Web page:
Comity Among Authorities

18 Pages Posted: 26 Nov 2014 Last revised: 15 Dec 2018

Date Written: November 17, 2014

Abstract

An authority often needs to take account of the decisions of another authority, in order to carry out its own responsibilities. This essay outlines general principles of the approach that authorities ought to take toward the decisions of others. The most important is the principle of comity: that the authority passing judgment (I will call it the 'second authority') ought to act in a way that respects the capacity of the other (the 'first authority') to carry out its own role. A duty of comity is not a duty to trust the first authority. It does not require the second authority to approve of the decisions of the first. It arises not from the rights of the first authority, nor even from the first authority's success in carrying out its duties, but from the second authority's duties to those whom the second authority serves, and to those whom the first authority serves. The reasons for the principle of comity support two more principles: that the second authority has limited responsibility for justice, and that the second authority has no general duty to agree with the judgment of the first authority.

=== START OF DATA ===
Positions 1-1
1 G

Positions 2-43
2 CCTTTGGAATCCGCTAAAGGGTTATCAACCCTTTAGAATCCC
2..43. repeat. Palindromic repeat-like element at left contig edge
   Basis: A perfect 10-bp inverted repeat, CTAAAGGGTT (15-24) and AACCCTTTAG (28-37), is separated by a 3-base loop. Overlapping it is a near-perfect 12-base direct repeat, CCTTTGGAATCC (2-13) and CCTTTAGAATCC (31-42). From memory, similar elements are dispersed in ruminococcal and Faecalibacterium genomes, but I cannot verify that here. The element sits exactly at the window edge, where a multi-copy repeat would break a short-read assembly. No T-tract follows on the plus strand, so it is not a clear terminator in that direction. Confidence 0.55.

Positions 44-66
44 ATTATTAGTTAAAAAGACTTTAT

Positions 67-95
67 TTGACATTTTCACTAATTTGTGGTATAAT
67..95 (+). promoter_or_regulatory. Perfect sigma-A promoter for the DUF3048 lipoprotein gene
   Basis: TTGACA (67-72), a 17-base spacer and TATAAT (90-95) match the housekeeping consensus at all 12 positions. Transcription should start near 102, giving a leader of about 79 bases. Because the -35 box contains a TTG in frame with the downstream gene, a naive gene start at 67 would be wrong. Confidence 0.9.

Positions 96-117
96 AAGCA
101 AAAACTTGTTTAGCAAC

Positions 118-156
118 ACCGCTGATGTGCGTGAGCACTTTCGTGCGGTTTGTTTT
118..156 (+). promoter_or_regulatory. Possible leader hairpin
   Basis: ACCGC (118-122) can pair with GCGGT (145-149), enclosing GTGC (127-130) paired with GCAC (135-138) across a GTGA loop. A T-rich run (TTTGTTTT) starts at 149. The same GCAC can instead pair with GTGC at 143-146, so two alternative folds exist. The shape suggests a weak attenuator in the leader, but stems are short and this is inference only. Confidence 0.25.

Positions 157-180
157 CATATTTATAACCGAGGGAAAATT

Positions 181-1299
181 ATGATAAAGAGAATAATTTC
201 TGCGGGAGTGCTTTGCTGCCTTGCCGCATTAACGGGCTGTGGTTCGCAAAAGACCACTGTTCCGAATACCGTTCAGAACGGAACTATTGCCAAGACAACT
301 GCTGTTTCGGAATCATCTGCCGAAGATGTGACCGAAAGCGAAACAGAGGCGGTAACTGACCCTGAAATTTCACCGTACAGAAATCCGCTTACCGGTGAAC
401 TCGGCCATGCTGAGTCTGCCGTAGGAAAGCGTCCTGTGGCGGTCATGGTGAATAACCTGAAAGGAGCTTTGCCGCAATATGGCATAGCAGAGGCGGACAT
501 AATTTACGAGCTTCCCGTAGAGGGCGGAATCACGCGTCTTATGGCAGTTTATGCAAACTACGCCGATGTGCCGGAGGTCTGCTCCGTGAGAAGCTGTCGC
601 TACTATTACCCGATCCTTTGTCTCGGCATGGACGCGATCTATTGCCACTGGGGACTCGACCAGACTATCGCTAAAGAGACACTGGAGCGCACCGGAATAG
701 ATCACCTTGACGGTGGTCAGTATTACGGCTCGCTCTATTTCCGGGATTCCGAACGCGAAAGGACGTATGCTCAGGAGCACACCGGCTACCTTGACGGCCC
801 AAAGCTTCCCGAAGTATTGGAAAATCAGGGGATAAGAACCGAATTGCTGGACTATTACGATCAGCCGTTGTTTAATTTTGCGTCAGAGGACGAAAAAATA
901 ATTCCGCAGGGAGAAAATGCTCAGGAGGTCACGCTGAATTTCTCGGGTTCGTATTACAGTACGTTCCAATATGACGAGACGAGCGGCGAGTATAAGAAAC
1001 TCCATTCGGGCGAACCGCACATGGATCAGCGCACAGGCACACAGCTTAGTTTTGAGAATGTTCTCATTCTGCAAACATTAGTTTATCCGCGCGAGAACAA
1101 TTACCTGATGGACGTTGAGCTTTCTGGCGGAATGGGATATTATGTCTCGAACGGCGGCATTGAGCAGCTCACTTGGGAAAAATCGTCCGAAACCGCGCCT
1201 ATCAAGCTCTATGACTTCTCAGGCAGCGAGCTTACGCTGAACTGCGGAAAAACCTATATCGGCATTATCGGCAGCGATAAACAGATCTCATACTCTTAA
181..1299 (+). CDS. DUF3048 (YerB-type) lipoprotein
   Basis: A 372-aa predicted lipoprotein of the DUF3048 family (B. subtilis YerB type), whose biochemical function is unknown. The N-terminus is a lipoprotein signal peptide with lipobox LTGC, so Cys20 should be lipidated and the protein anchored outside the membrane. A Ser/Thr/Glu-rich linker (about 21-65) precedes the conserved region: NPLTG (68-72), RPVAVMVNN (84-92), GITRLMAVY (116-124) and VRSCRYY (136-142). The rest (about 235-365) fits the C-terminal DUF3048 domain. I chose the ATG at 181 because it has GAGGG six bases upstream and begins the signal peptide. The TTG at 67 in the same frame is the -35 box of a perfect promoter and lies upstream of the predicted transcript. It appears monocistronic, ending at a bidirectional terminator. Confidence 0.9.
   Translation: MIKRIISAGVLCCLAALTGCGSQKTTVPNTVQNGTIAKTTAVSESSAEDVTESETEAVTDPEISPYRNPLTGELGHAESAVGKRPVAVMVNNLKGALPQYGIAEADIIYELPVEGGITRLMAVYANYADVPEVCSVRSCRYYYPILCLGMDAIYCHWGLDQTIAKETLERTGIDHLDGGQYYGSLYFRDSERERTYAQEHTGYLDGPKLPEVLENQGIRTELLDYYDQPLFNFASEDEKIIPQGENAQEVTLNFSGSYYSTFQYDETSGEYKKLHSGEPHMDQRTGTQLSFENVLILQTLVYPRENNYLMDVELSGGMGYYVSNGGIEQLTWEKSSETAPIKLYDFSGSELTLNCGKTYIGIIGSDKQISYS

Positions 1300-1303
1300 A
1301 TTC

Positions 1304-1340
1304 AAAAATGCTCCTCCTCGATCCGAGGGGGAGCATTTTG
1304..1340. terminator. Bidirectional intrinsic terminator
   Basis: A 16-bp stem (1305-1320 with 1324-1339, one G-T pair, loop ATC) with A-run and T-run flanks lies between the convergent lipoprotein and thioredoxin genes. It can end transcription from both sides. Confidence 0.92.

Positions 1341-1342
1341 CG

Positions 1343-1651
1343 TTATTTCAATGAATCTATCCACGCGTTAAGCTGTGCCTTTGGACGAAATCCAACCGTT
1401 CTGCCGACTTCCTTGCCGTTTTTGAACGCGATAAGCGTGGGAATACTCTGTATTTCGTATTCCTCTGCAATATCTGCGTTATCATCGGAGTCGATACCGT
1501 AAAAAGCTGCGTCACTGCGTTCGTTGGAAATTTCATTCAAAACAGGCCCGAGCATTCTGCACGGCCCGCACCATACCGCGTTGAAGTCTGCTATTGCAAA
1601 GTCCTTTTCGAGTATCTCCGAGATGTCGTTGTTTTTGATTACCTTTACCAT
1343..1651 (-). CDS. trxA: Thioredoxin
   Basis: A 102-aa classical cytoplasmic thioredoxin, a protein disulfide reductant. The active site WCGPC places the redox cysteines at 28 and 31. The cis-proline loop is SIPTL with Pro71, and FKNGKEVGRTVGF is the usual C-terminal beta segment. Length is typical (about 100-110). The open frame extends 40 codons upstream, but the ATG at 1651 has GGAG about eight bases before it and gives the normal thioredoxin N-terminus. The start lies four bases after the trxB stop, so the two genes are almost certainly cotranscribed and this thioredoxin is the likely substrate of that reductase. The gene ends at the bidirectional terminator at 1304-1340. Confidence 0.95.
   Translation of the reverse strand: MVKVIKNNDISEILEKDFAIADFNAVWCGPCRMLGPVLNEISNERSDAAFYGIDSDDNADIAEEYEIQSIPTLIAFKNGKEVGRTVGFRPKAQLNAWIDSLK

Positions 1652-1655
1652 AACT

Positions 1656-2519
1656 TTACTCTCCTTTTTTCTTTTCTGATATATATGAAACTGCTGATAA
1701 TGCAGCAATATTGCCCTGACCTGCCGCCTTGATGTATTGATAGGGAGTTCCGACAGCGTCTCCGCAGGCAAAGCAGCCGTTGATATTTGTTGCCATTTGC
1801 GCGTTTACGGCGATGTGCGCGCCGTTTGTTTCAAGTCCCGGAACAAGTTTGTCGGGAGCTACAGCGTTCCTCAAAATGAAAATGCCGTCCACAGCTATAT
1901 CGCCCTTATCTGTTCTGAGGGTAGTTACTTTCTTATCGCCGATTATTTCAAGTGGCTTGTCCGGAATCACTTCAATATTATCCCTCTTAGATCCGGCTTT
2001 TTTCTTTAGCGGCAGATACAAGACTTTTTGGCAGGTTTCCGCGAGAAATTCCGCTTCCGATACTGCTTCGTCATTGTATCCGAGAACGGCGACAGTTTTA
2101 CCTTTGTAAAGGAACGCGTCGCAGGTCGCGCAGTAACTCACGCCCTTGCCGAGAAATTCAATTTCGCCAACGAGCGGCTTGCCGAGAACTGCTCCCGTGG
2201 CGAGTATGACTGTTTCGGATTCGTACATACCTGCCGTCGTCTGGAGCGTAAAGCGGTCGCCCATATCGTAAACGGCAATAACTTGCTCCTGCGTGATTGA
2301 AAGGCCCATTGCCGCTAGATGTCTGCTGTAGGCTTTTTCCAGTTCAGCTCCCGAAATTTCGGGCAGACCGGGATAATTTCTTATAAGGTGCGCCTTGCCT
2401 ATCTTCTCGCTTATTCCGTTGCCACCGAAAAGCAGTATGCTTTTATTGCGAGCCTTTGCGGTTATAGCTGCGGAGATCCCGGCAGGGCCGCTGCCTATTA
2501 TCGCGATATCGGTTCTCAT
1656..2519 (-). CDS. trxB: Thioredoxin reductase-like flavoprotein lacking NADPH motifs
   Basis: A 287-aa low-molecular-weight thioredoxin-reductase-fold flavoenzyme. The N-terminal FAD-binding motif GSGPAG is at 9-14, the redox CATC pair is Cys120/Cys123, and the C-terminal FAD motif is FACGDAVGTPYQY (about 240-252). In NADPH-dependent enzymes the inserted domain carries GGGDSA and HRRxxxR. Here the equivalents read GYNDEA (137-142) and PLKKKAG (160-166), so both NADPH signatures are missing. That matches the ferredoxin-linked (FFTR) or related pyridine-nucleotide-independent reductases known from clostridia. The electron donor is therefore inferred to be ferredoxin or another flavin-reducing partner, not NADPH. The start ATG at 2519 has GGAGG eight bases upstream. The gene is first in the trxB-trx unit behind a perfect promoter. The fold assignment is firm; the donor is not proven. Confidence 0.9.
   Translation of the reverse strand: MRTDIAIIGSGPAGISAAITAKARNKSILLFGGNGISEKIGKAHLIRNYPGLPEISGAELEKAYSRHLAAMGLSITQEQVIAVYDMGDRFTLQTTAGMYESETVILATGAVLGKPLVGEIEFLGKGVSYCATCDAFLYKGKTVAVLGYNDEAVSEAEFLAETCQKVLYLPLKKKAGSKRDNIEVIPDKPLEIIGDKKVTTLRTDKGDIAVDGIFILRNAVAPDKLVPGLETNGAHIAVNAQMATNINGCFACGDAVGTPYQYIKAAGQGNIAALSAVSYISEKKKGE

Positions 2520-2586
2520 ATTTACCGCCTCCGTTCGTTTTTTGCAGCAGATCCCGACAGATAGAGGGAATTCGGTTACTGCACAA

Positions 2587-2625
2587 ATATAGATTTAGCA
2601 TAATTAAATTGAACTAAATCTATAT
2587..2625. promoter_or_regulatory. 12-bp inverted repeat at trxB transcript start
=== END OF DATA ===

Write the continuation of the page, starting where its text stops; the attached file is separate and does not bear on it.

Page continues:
Keywords: comity

Suggested Citation

Endicott, Timothy A.O., Comity Among Authorities (November 17, 2014). Oxford Legal Studies Research Paper No. 86/2014. Available at SSRN: https://ssrn.com/abstract=2530958 or http://dx.doi.org/10.2139/ssrn.2530958

Timothy A.O. Endicott (Contact Author)

University of Oxford - Faculty of Law ( email )

St. Cross Building
St. Cross Road
Oxford, OX1 3UJ
United Kingdom

Here is the Coronavirus
related research on SSRN

Paper statistics

Downloads
285
Abstract Views
1,207
rank
110,924
PlumX Metrics